Researchers have identified a disturbing trend among the world’s children, fortunately, it is preventable. In the last three decades, the number of children in America, that are overweight, has tripled, with one in five children considered obese. With numbers like that, the United States ranks high in regard to its rate of childhood obesity. Research indicates that while the overall rate has changed nominally over the last decade, certain groups have greater obesity rates, particularly among African Americans, Hispanics, and Native Americans.
Worldwide, it is estimated that more than 40 million children under the age of 5, are either overweight or obese. The epidemic recognizes no cultural, social, or economic boundaries, as it affects both wealthy and the poor countries. If the trend continues, by 2020, nearly 9 percent, of children under 5 years of age will be overweight or obese, that’s almost 60 million individuals.
Because of research like this, obesity among children is considered a common nutritional disorder among children in the U.S., and one of the most ubiquitous observed by pediatricians. To determine if a child is overweight, pediatricians use the measure of BMI or Body Mass Index. Once calculated, the number is compared against the CDC’s growth charts, for children of the same sex and age. Those with BMI’s at or above the 95% percentile are considered overweight and those between 85% and 95% are considered at risk for becoming overweight.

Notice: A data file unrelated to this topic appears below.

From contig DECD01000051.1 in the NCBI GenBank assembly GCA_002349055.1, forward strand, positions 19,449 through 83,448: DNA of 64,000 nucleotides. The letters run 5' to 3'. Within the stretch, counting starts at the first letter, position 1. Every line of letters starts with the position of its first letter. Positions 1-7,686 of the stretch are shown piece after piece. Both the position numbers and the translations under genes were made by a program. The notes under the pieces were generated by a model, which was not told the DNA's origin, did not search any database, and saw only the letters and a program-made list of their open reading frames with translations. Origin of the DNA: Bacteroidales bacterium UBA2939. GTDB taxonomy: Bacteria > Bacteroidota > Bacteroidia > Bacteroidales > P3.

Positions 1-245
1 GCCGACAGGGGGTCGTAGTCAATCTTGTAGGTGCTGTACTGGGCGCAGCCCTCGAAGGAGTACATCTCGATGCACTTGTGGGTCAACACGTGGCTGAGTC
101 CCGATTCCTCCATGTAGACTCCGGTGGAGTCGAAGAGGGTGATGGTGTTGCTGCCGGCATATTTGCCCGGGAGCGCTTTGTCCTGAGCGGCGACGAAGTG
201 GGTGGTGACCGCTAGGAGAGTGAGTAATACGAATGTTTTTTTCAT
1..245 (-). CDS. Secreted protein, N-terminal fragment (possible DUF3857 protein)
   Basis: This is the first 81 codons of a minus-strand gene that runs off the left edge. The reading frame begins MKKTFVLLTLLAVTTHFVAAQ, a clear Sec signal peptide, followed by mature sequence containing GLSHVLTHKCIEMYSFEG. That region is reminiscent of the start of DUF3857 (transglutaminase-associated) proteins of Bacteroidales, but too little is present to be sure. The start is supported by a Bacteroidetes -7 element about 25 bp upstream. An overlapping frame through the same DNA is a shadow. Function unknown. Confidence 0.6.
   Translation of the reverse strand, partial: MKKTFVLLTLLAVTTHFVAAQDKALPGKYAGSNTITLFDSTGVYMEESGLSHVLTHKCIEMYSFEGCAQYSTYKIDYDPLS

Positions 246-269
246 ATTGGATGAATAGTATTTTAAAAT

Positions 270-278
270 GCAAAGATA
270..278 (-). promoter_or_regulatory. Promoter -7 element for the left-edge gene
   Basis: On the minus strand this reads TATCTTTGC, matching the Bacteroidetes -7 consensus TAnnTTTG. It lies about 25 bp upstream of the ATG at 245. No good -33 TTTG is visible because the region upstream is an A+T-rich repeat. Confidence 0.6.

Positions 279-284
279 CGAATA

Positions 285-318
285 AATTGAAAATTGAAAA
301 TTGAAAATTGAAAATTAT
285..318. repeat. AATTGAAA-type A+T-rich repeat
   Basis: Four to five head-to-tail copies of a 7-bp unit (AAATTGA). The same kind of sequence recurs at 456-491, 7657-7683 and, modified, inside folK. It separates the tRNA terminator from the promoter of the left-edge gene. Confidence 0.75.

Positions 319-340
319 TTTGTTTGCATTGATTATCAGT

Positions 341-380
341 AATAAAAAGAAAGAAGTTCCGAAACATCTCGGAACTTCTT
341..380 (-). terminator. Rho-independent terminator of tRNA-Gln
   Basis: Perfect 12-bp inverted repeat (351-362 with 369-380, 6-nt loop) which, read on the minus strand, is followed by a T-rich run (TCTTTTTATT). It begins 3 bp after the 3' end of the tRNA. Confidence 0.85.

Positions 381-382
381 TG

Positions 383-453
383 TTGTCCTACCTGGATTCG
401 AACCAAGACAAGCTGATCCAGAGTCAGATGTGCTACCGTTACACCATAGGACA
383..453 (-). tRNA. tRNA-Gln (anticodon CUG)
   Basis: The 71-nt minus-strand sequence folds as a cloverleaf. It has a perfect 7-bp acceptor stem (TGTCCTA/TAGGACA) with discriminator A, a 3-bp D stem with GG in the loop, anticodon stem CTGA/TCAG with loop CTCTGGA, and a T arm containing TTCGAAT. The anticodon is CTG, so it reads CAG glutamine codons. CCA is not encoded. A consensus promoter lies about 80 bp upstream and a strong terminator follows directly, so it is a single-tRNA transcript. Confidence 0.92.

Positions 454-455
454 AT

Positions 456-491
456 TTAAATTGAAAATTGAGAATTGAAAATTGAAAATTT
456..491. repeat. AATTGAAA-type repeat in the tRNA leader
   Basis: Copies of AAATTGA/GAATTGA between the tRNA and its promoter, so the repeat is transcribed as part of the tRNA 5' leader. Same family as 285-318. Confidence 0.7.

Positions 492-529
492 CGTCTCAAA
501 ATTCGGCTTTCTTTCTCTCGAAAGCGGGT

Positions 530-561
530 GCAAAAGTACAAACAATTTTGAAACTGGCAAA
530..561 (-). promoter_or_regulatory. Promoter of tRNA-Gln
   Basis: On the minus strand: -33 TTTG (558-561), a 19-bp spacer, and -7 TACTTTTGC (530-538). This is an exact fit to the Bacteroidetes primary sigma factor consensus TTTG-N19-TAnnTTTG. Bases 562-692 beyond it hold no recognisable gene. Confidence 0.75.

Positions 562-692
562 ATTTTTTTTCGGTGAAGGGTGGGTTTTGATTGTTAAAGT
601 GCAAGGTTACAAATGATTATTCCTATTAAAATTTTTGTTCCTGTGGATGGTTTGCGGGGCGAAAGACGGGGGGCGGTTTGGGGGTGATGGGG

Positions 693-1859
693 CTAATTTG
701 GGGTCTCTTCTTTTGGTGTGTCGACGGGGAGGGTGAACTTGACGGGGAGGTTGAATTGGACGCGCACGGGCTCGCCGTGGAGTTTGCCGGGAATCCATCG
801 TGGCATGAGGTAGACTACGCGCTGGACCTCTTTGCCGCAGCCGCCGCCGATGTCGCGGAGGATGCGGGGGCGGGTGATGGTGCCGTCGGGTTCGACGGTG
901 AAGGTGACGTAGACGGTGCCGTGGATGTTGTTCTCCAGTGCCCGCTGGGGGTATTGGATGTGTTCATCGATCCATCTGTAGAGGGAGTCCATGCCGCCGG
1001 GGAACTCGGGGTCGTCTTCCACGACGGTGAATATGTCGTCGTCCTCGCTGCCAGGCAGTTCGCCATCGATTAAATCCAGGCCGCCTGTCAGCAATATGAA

There are many reasons to be concerned about obesity in children, from both a psychological and health, point of view. Children can suffer from depression, low self-esteem, poor body image, behavioral and learning problems, and eating disorders. Overweight children run the risk of developing Type 2 diabetes, insulin resistance, hypertension, high cholesterol, sleep apnea, and inflammation of the liver. Furthermore, obese children tend to become obese adults, running the risk of cardiovascular disease, stroke, diabetes, and certain cancers.
Parents can help children make healthy eating choices by providing fruits and vegetables as snacks instead of processed foods that are high in fat and sugar. Buy, prepare, and eat foods from each of the food groups. Instead of frying, broil, bake, grill, or roast meats. Encourage family activities such as walking, hiking, swimming, and biking. Instead
of shaming a child about their weight, become an active role model for healthy practices, such as supporting an active lifestyle and making healthy food choices.